[ii] Latour andWeibel, eds, Making Things Public: Atmospheres of Democracy.
[iii] See  Accessed October 15, 2018.
[iv]Barros, “UCSF Plans to Shutter Clinic Serving Minority Youth”.
[v] See
[vi] See
[vii] Angrist, Here Is a Human Being: At the Dawn of Personal Genomics, 78-80.
[viii] Hayden, “Technology: The $1,000 Genome”.
[ix] See “Illumnia Enterprise Value”, YCharts, accessed October 16, 2016,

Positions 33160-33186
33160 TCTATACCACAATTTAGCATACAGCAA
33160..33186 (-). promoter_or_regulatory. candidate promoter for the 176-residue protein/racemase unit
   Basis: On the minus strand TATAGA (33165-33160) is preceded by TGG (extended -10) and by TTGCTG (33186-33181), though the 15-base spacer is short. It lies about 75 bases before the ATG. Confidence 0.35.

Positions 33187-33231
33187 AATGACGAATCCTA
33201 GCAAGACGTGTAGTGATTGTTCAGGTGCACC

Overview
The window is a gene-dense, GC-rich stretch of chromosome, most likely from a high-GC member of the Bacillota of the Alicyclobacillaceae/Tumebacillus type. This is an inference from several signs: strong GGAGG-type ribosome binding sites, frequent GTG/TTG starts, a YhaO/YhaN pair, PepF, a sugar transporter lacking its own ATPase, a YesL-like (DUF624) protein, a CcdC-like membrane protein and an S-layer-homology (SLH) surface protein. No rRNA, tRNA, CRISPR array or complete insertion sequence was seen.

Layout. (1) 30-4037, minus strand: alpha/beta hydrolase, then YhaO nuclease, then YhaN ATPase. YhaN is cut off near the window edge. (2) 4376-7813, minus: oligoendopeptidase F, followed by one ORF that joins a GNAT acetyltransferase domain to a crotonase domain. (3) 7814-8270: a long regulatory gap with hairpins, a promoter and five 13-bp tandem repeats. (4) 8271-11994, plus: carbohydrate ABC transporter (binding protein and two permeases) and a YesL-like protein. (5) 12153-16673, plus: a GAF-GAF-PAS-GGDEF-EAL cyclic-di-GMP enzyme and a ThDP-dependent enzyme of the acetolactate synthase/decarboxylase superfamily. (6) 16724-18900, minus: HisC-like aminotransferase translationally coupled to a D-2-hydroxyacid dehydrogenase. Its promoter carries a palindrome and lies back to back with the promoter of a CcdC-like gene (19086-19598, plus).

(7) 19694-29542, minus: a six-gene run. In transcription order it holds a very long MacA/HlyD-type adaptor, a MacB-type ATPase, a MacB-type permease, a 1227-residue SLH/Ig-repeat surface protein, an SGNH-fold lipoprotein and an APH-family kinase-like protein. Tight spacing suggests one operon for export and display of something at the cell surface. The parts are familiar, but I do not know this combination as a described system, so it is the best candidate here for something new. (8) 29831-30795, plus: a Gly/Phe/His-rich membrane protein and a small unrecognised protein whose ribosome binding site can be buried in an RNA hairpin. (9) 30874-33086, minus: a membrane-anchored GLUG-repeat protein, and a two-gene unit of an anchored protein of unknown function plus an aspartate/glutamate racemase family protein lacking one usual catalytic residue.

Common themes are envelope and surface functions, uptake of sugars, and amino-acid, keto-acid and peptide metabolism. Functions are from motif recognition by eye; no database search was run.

[x] See “Illumnia Enterprise Value”, YCharts, accessed October 15, 2018,
[xi] Hayden, “Technology: The $1,000 Genome”, Regaldo, “Illumina Says 228,000 Human Genomes Will Be Sequenced This Year”, Timmerman, “DNA Sequencing Market Will Exceed $20 Billion, Says Illumina Ceo Jay Flatley”.
[xii] Pear, Robert. 2018. “Medical Research? Congress Cheers. Medical Care? Congress Brawls”. New York Times January 6.
[xiii] Harmon, Amy. 2018. Why White Supremacists Are Chugging Milk (And Why Geneticists Are Alarmed). New York Times. October 17.